A full natural breath (also called ‘belly’ breathing, or diaphragmatic breathing) pulls air and blood into the lower part of the lungs. As babies, all of us were deep diaphragmatic breathers. Across the years the stress in your life may have undermined your natural breathing pattern.
Stress causes all body muscles to tense and tighten up, to be ready for protective action. When we've been under stress for a long time, chronic stress causes muscles to become constantly strained ( or ‘hypertonic'). When the diaphragmatic and abdominal muscles remain in a hypertonic state, they do not work through their full range of motion. Their movement is frozen and breathing becomes shallow. As well, additional stress reactions in the body (sympathetic surges) further increase chest breathing. All of these reactions in combination create a vicious cycle that finally results in the SNS stress system becoming the dominant system, both day and night. At this point sleep and health problems are inevitable.
For many of us, breathing patterns have shifted to stiffer, more shallow breathing patterns. These rely excessively on chest breathing. Chest breathers are exerting more conscious control over their in- and out-breaths. But more control means that each breath is shallower. The outcome is having to take more breaths and that can easily shift into hyperventilation and panic.
Shallow breathing uses mainly the upper chest (ribs) and shoulders. These boney structures not only protect the lungs, they also contribute to drawing air and blood into the top part of the lungs when breathing is distressed. Because the top of the lung is smaller than the bottom, chest breathing leads to a much smaller volume of air and blood brought in and out of the lungs. Because chest breathing is more inefficient, a chest breather often feels short of breath, causing them to speed up their breaths and begin to hyperventilate. When we are stressed, all of us start to chest breathe.
Shallow chest breathing undermines your body's natural ability to nurture your mental and physical health. It undermines health by activating more sympathetic ("fight or flight") activity in your autonomic nervous system (ANS). Physical and mental health requires a balance of parasympathetic ("rest and digest") and sympathetic activity. This balance permits the body to restore its function from regular sleep at night and proper digestion.
Using the belly to breathe gives you a tool to rebalance your autonomic (stress) system.
Learning to belly breathe again will improve the circulation of both blood and lymph. In fact, breathing in with the diaphragm and exhaling with the abdominal core, is the pump for the lymphatic system. Belly breathing also massages your digestive organs. These sit between your diaphragm and the abdominal core. In this way regular deep breathing promotes digestion, which supports parasympathetic activity.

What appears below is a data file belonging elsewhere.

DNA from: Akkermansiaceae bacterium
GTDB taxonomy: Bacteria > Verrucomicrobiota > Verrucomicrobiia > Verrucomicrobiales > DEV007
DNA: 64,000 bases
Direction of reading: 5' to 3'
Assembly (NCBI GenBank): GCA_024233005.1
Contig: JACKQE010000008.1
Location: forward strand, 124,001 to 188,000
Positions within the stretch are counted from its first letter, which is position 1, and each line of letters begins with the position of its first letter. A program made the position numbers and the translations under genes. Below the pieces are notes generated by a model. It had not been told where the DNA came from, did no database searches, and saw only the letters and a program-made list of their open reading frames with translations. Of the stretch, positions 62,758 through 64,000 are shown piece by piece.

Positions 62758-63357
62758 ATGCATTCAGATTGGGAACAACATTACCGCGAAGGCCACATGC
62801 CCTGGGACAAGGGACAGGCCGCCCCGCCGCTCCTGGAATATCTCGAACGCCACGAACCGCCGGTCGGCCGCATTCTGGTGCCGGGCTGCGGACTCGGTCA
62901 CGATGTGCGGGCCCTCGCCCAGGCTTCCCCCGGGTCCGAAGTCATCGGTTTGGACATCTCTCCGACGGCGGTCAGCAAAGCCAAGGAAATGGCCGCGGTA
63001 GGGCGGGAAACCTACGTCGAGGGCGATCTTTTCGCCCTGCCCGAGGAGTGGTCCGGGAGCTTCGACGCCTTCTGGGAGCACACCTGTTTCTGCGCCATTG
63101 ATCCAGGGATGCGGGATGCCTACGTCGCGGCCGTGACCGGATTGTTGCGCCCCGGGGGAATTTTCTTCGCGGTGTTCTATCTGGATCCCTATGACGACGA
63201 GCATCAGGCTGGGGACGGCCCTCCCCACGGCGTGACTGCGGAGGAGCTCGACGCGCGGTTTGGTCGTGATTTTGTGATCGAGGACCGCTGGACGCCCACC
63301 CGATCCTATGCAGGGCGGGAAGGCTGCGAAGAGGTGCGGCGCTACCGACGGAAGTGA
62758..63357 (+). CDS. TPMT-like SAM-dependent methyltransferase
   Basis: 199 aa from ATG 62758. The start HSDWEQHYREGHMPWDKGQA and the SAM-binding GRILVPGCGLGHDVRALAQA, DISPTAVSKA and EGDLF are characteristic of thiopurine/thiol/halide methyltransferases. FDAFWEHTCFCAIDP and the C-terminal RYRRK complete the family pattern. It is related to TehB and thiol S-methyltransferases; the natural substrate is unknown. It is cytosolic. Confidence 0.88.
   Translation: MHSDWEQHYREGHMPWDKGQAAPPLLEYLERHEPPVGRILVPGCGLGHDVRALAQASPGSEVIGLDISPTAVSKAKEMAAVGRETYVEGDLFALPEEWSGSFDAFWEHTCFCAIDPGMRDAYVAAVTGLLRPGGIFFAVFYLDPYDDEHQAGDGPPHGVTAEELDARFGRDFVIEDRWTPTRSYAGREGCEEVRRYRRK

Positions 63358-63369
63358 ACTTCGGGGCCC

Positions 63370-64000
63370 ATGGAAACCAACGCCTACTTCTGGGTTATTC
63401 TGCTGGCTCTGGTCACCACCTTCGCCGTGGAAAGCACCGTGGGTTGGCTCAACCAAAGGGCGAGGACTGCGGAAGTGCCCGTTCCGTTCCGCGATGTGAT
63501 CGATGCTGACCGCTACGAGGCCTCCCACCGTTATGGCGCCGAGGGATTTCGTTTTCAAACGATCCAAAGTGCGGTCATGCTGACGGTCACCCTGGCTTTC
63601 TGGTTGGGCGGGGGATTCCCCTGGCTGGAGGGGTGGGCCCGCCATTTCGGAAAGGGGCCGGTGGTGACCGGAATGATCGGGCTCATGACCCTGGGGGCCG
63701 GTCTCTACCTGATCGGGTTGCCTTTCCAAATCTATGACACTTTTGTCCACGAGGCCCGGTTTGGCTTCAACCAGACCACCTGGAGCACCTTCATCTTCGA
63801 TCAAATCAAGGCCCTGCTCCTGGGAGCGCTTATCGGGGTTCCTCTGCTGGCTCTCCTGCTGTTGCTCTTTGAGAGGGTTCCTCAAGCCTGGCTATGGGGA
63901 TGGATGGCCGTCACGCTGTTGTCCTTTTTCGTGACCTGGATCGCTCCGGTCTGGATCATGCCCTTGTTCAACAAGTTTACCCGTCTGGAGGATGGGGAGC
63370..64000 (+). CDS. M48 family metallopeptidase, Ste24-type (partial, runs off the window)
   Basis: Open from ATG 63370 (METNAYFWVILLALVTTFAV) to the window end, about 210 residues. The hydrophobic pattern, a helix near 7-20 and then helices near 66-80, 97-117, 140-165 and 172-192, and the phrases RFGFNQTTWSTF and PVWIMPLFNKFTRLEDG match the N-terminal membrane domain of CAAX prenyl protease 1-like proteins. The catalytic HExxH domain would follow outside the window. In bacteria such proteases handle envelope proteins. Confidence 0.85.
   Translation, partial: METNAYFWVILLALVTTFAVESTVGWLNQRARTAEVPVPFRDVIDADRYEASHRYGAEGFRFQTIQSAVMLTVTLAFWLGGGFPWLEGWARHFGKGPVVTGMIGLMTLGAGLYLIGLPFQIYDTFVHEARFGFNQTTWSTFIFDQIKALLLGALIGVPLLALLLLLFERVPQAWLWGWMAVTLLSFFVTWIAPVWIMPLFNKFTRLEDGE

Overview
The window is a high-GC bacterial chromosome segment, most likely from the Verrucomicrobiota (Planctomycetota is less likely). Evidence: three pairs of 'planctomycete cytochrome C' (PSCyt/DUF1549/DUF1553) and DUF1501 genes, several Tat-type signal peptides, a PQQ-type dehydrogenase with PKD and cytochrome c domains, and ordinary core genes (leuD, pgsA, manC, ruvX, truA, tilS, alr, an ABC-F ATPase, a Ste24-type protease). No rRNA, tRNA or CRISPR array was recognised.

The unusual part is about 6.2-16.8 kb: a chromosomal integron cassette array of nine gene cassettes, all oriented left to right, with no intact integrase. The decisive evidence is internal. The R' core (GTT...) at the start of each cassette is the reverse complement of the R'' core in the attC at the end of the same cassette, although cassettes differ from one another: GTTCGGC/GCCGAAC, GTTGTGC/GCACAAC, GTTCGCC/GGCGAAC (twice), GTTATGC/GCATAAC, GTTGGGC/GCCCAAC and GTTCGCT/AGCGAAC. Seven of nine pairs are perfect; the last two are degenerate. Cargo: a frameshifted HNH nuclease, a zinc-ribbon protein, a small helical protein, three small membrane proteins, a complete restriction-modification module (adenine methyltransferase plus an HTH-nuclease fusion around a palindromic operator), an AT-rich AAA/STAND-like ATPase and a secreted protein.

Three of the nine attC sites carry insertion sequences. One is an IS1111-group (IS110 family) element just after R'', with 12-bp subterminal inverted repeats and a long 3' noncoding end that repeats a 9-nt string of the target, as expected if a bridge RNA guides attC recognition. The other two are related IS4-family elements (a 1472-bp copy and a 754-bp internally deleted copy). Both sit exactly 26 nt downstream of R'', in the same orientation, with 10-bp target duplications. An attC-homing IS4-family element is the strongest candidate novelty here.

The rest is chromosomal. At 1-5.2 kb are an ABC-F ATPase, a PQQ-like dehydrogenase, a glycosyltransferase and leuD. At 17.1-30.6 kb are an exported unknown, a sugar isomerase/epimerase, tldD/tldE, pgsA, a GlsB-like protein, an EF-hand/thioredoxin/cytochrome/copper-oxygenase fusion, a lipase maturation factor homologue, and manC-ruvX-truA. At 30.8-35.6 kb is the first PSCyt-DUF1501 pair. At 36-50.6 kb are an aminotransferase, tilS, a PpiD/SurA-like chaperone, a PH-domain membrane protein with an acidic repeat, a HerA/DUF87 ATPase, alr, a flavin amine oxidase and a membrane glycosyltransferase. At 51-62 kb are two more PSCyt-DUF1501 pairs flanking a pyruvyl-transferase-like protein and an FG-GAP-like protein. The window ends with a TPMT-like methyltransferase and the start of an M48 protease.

The muscle that helps fill the bottom of the lungs is called the diaphragmatic muscle. It is shaped like a parachute with its lower edges anchored to your bottom rib and to your spine. This muscle is not visible because it runs across the inside of the body. It is just under the lungs and heart, and just above the stomach and other digestive organs. Breathing with the diaphragm results in a larger volume of air and blood being moved in and out of the lungs. Every baby coming into the world is a natural belly breather.
What kind of breather are you?
Most of us do not know. We take breathing for granted. Why should we notice our breath? It just seems to happen, so how can it go wrong? Well, if you are more than a year old, you will have encountered many stresses in your life. And unbeknownst to you, these stresses reshape your breathing pattern from a natural belly breather to an inefficient chest breather. And that carries many health implications.
Regular breathing exercises can help you center your conscious awareness on your body, rather than your thoughts, and your head. Deep breathing relaxes your body's muscle system (neck, shoulders, torso, arms and legs). After a few weeks of regular diaphragmatic breathing you will begin to feel more grounded and less stressed. Some people use these exercises repeatedly across the day, to improve their energy and focus their minds.
This site will guide you through an assessment of how you are breathing. Are you a chest breather, a mixed breather, of a diaphragmatic breather? After you have completed this ten minute assessment, you receive feedback on your breathing pattern.
And that is only the start. Once you know your breathing pattern, we will recommend a breathing exercise that begins the process of shifting your breath pattern back to natural breathing. You will receive directions for the breathing exercise that will be the most helpful starting exercise for you. Sign up for a free two-week trail and receive the first breathing exercise to help you move toward breathing naturally again. You have nothing to lose.
It takes about three weeks of daily breathing exercises to notice improvements. About eight weeks of a daily 15 minute effortless, rhythmic breathing routine is needed to achieve what Doidge calls NeuroRelaxation, that is, a healthy reorganization of the brain's stress patterns.